Also, you need to plan regular meetings with the team – for example once a week – to examine progress and upcoming activities.

A meeting with stakeholders will review project documents and processes, scope and deadlines and clarify any doubts or problems.

This meeting is also a useful opportunity to highlight, for example, the responsibilities of stakeholders, providing timely feedback before it is too late and the project starts moving in the wrong direction.

project expectations

Managing project expectations: Communication

Expectations are based on assumptions and bias, and constant and effective communication is essential to reduce their impact.

Communication begins at the planning stage of the project and lasts throughout its life cycle.

When a project manager meets with stakeholders and the project team, they must be honest about what can be achieved and clear about the agreed plans.

There are several ways to achieve this level of transparency: for example, use simple language to avoid misunderstandings, promote enquiring and end each meeting with a short recap (perhaps emailed to all participants).

Another suggestion is to log and archive the minutes of the meetings in the project folder for future reference.

An efficient communication plan should include:

  • The communication channel for every situation: e-mail, instant messages, online discussion forums, meetings, etc.
  • Communication frequency.
  • Heads of communication.
  • Risk and problem communication management.

This last bullet point refers to the sensitive issue of bad news.

Projects inevitably fall by the wayside, but the problem can be easily overcome by fast and efficient communication.

Managing project expectations: False promises

It is easy before you start work on a project to get involved in the excitement for a new job and fall under pressure from stakeholders by making false promises.

A “we might be able to do it” can easily become a “we certainly can” and you find yourself struggling with unrealistic expectations.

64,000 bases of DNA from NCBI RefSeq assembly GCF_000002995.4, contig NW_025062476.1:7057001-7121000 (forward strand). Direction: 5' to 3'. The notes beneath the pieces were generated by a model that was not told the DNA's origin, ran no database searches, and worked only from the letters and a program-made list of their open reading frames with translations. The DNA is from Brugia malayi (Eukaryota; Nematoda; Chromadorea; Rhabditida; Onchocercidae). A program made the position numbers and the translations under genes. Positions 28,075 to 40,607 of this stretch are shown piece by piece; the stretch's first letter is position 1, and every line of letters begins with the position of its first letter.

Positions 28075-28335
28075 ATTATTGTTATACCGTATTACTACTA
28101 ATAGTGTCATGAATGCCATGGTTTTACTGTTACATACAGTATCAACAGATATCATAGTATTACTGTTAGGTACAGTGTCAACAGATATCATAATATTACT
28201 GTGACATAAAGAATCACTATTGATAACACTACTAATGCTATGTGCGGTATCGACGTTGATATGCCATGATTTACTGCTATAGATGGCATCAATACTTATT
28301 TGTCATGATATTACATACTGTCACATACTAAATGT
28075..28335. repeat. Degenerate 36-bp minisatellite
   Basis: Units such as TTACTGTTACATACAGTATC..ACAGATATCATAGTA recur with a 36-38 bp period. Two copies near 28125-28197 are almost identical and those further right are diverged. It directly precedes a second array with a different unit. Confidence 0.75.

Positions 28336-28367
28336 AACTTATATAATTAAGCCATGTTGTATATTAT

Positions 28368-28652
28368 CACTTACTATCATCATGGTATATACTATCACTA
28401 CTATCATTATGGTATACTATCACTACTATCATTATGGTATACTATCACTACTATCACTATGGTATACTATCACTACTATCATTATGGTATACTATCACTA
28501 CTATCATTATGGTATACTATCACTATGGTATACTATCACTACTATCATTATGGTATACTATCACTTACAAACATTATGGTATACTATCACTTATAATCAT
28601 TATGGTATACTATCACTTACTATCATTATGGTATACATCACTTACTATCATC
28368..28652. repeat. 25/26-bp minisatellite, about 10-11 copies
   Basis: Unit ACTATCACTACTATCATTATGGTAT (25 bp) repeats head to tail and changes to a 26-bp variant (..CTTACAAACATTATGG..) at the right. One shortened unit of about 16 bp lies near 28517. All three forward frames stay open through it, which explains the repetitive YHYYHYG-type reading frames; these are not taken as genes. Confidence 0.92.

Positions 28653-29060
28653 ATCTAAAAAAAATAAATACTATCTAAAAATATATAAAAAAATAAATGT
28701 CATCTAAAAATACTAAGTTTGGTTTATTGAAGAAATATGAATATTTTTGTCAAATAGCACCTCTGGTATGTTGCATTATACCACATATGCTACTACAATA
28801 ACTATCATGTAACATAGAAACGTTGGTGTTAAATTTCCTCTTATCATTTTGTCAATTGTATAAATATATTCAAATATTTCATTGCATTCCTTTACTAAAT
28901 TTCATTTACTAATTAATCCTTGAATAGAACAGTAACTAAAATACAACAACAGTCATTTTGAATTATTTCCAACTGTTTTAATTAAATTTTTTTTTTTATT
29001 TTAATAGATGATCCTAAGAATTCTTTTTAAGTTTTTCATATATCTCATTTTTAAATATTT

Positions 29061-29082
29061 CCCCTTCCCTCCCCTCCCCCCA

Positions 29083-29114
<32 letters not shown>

It is therefore important that a project manager accepts goals that they know for sure are achievable, while regarding others they must keep a dialogue window open or make clear the possible risks, without making false promises.

A solution could be, if uncertain about a request or suggestion, to check the history of similar previous projects and/or consult the project team or industry specialists before agreeing on any deadlines.

Managing project expectations: Personal expectations

As stated above, people always expect certain behaviors from those around them.

However, because expectations generally do not match reality, we may be disappointed by the actions of family, friends and colleagues.

As a project manager, it is important to share expectations with the project team.

Being transparent about the standard of end results, communication requirements, responsibility for risk management, etc. can make expectations within the team much more manageable.

In addition, a project manager needs to be clear about the mechanisms and feedback processes to address poor team member performance.

Expecting a project team to deliver results without direction or guidance is simply not fair and wrong.

Conclusions

Expectations are inevitable both in everyday life and in project management.

Everything we do, everything we say, everything we don’t do, everything we don’t say creates expectations about what we will do or say in the future.

This is why it is important in project management that the project manager is able to ensure that all stakeholders maintain the same expectations and that these expectations are feasible and intentional.

Proactive management of expectations consequently leads to successful projects, satisfied stakeholders and clients and teams involved.

Manage your projects at your best.

One try is worth a million words.